It’s been seismically active in the eastern half of the United States in recent days, with two earthquakes hitting New York, one in Ohio, one in Arkansas, and two in Tennessee. Even Canada got into the action, with an earthquake hitting in Ontario province north and west over the border from New York state’s latest quake. A large population has been rattled by these quakes, with hundreds of reports coming into USGS from people feeling shaking in Missouri, Arkansas, Tennessee, Ohio, New York, Connecticut, and New Jersey.
The first of the recent earthquakes struck just north of New York City on Friday morning. Hundreds of people used the USGS website and their “Did you feel it?” web reporting tool to report shaking they felt the early morning earthquake that struck the Hastings-on-Hudson area of New York, just outside of New York City and across the Hudson River from New Jersey. The relatively weak magnitude 2.2 event struck at 1:53 am this morning in Westchester County at a depth of 9.8 km. While there were no reports of damage, people used both social media and the USGS website to share their experiences. People across New York, New Jersey, and Connecticut reported feeling the late-night earthquake.
According to USGS, earthquakes with a magnitude of 2.0 or less are rarely felt or heard by people, but once they exceed 2.0, as this event did, more and more people can feel them. While damage is possible with magnitude 3.0 events or greater, significant damage and casualties usually don’t occur until the magnitude of a seismic event rises to a 5.5 or greater rated event.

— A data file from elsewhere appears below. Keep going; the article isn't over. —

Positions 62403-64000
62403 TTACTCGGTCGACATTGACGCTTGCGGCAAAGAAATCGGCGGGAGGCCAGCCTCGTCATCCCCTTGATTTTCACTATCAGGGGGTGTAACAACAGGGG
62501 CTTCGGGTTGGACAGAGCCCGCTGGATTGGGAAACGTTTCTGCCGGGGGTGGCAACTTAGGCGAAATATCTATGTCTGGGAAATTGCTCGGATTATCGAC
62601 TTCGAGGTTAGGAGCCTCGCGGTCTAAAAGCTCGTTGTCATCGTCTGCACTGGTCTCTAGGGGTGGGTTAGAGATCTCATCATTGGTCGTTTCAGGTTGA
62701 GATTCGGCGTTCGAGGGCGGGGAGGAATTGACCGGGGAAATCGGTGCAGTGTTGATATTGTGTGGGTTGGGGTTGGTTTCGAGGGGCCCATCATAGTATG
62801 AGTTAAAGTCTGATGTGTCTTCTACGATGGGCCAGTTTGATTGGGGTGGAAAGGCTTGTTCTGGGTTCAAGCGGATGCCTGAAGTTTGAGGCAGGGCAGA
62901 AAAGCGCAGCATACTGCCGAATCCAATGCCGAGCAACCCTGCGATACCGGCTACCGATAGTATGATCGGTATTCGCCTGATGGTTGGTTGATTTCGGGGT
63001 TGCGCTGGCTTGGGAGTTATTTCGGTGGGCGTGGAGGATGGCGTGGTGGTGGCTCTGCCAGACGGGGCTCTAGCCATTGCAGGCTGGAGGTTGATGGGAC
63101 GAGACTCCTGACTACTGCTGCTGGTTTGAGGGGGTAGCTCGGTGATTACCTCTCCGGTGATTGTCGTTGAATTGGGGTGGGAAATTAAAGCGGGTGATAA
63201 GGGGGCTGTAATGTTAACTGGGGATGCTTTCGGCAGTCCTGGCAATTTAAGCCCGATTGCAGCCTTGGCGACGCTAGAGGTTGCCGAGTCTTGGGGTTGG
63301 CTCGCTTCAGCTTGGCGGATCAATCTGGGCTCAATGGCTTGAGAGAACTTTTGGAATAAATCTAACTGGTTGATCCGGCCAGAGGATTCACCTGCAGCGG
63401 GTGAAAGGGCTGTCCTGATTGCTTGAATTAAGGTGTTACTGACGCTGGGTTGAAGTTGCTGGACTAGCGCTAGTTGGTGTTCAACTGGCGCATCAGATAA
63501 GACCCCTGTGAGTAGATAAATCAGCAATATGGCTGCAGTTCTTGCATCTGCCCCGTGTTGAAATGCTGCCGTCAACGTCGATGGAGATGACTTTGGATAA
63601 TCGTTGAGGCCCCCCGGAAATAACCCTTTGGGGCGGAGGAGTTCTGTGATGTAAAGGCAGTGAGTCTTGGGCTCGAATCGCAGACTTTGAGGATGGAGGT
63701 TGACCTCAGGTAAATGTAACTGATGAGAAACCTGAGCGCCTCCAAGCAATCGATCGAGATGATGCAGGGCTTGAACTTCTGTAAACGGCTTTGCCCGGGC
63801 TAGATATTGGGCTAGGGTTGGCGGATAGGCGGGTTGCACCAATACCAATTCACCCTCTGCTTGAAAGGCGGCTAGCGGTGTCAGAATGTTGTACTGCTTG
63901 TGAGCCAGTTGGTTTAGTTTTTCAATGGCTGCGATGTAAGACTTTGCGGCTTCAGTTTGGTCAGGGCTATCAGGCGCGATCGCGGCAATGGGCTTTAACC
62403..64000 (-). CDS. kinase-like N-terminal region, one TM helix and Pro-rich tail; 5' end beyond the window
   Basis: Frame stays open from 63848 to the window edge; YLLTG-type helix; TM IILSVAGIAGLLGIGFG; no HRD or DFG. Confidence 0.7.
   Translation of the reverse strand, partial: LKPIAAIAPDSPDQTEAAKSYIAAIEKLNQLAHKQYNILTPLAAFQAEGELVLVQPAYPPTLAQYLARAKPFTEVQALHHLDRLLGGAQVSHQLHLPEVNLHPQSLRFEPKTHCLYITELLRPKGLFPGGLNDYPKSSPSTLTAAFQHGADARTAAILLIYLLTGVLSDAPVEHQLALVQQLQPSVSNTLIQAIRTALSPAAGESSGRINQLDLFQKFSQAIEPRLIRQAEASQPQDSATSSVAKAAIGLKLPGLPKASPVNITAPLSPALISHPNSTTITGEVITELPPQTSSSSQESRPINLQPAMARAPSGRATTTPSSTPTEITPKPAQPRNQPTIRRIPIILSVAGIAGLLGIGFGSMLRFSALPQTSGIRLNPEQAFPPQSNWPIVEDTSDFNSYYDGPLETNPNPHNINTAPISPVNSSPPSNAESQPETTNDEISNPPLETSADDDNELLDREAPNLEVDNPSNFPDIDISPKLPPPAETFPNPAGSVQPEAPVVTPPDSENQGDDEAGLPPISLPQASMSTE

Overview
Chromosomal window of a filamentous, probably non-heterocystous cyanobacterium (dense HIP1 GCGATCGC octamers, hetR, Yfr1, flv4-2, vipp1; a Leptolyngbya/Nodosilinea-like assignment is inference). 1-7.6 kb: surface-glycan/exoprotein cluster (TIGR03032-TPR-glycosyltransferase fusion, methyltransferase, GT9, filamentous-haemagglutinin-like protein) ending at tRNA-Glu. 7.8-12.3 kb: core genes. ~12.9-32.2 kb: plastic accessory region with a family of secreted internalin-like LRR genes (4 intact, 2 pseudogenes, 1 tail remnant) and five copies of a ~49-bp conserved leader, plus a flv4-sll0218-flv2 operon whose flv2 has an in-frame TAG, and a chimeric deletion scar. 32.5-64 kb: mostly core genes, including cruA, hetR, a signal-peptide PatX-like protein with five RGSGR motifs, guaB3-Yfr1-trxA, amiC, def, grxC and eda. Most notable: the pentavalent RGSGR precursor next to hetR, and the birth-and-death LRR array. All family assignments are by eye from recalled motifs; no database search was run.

Within the last 30 days of this particular earthquake, USGS reported no other earthquakes around the area of that New York City metro area quake. Last month, there were several earthquakes in western New York near Watertown. In April, an earthquake also rocked portions of southern New Hampshire.
According to the Northeast States Emergency Consortium (NESEC), New York is a state with a very long history of earthquake activity that has touched all parts of the state. Since the first earthquake that was recorded in December 19, 1737, New York has had over 550 earthquakes centered within its state boundaries through 2016. It also has experienced strong ground shaking from earthquakes centered in nearby U.S. states and Canadian provinces. Most of the quakes in New York have taken place in the greater New York City area, in the Adirondack Mountains region, and in the western part of the state.
While many of the earthquakes to hit New York are weak like Friday’s, some have been damaging. Of the 551 earthquakes recorded between 1737 and 2016, 5 were considered “damaging”: 1737, 1929, 1944, 1983, and 2002.
While most of New York’s earthquakes have been in the Upstate, New York City has also seen damaging earthquakes over the years. At about 10:30 pm on December 18, 1737, an earthquake with an unknown epicenter hit New York with an estimated magnitude of 5.2. That quake damaged some chimneys in the city. On August 10, 1884, another 5.2 earthquake struck; this quake cracked chimneys and plaster, broke windows, and objects were thrown from shelves throughout not only New York City, but surrounding towns in New York and New Jersey too. The shaking from the 1884 earthquake was felt as far west as Toledo, Ohio and as far east as Penobscot Bay, Maine. It was also reported felt by some in Baltimore, Maryland.